Hipbot came to life at one of Netguru’s famous hackathons, where all devs come together and write something cool in a couple of hours.
Hipbot came to life at one of Netguru’s famous hackathons, where all devs come together and write something cool in a couple of hours. As you know we use HipChat (and we love it), so naturally we thought of writing a bot that could assist us in our daily work. Something allowing us to easily add needed features in the language of our choice (which is Ruby).
Hipbot’s features make it really easy to add a functionality you need using dead simple DSL. There’s very little magic involved so if you can do it in ruby - you can do it in hipbot (which is great when hacking together another revolutionary idea). There’s also a simple API for making async HTTP requests, so possibilities are endless :) Hipbot does not come with plugins or built-in features as such - but you are unrestricted to write your own.
At a heart of hipbot is a routing system which reacts not only to certain messages, but also messages from certain people or in certain rooms (making it easy to implement permissions - for example deploying a project can be done only by ops in a project-specific room, but not from the company-wide chat).
Hipbot is built orthogonally - there’s a functional core which routes and reacts to messages, and communication adapters. Of course the biggest adapter is HipChatAdapter, but in the early days of development we tested it using TelnetAdapter too:) In theory it should be usable with any chat engine - just need to add an adapter. Hipbot uses eventmachine and xmpp4r gems. Using eventmachine allows for concurrent, non-blocking IO, of which there is a lot in typical usage. Xmpp4r is pretty much framework-of-choice when it comes to jabber communication in ruby.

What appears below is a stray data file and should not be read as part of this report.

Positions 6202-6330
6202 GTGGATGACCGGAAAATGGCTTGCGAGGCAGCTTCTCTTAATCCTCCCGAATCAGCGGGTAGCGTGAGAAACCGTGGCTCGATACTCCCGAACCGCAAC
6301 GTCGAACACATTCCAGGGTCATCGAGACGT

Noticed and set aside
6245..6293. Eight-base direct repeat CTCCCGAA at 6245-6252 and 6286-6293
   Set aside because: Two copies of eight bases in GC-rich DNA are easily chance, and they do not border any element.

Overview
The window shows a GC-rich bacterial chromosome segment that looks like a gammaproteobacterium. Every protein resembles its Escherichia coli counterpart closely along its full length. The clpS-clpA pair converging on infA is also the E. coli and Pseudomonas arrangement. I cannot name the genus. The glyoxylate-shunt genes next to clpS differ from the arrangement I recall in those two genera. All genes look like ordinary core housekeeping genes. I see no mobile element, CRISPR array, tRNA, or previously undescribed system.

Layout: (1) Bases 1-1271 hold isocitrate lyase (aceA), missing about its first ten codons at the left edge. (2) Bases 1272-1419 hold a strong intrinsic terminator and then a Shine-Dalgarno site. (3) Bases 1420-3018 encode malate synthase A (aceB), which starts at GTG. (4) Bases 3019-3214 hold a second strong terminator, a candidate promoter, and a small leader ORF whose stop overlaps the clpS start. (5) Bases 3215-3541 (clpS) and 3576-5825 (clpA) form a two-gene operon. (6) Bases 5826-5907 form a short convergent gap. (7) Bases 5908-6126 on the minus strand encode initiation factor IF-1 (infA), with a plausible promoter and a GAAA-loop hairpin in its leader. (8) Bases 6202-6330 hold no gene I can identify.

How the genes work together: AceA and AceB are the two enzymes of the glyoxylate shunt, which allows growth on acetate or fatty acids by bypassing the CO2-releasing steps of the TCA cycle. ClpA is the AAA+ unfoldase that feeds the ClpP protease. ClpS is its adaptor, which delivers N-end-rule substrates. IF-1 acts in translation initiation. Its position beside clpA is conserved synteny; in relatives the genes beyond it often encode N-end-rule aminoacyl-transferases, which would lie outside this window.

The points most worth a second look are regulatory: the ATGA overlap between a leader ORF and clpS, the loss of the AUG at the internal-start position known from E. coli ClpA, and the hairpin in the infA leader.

Some of problems we’ve encountered during the development:
xmpp4r is a really old library, and is not maintained anymore. We had to rewrite some parts of it in order to match our needs.
fetching data from HipChat (names and such) - HipChat XMPP API was in the experimental phase. At our request they’ve added fetching mentions, which allowed many useful (and fun) features.
Call to action
That’s pretty much it :) Hipbot is currently stable (you can easily deploy your own on heroku - here’s how), but I’m sure it could use some improvements. I encourage you to try it, send your feedback, or improve hipbot by submitting a pull request. People are also adding examples of their usage (some nice ideas there).